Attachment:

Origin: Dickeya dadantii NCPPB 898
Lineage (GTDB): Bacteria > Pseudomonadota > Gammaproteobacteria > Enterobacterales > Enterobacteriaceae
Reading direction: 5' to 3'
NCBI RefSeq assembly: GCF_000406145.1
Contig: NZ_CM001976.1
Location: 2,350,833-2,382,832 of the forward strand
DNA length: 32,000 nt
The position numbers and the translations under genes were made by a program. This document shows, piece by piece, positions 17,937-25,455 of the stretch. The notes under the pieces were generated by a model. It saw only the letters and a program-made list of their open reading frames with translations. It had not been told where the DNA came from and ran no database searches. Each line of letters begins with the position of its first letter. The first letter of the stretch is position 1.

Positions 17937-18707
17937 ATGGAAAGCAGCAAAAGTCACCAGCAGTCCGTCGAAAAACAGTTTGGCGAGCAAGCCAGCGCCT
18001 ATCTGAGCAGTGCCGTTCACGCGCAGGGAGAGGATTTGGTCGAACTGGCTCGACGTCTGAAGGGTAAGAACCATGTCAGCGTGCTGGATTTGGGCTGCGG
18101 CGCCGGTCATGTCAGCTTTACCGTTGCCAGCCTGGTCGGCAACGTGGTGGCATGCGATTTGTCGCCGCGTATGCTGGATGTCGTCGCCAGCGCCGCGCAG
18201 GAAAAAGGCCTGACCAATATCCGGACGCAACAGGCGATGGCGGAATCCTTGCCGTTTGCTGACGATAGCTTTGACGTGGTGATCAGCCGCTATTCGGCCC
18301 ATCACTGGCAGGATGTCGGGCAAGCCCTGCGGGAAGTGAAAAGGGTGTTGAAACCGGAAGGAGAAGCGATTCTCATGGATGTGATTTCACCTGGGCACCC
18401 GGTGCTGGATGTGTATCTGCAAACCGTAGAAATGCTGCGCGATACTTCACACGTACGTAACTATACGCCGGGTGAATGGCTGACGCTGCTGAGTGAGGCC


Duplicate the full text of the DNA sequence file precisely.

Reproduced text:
Origin: Dickeya dadantii NCPPB 898
Lineage (GTDB): Bacteria > Pseudomonadota > Gammaproteobacteria > Enterobacterales > Enterobacteriaceae
Reading direction: 5' to 3'
NCBI RefSeq assembly: GCF_000406145.1
Contig: NZ_CM001976.1
Location: 2,350,833-2,382,832 of the forward strand
DNA length: 32,000 nt
The position numbers and the translations under genes were made by a program. This document shows, piece by piece, positions 17,937-25,455 of the stretch. The notes under the pieces were generated by a model. It saw only the letters and a program-made list of their open reading frames with translations. It had not been told where the DNA came from and ran no database searches. Each line of letters begins with the position of its first letter. The first letter of the stretch is position 1.

Positions 17937-18707
17937 ATGGAAAGCAGCAAAAGTCACCAGCAGTCCGTCGAAAAACAGTTTGGCGAGCAAGCCAGCGCCT
18001 ATCTGAGCAGTGCCGTTCACGCGCAGGGAGAGGATTTGGTCGAACTGGCTCGACGTCTGAAGGGTAAGAACCATGTCAGCGTGCTGGATTTGGGCTGCGG
18101 CGCCGGTCATGTCAGCTTTACCGTTGCCAGCCTGGTCGGCAACGTGGTGGCATGCGATTTGTCGCCGCGTATGCTGGATGTCGTCGCCAGCGCCGCGCAG
18201 GAAAAAGGCCTGACCAATATCCGGACGCAACAGGCGATGGCGGAATCCTTGCCGTTTGCTGACGATAGCTTTGACGTGGTGATCAGCCGCTATTCGGCCC
18301 ATCACTGGCAGGATGTCGGGCAAGCCCTGCGGGAAGTGAAAAGGGTGTTGAAACCGGAAGGAGAAGCGATTCTCATGGATGTGATTTCACCTGGGCACCC
18401 GGTGCTGGATGTGTATCTGCAAACCGTAGAAATGCTGCGCGATACTTCACACGTACGTAACTATACGCCGGGTGAATGGCTGACGCTGCTGAGTGAGGCC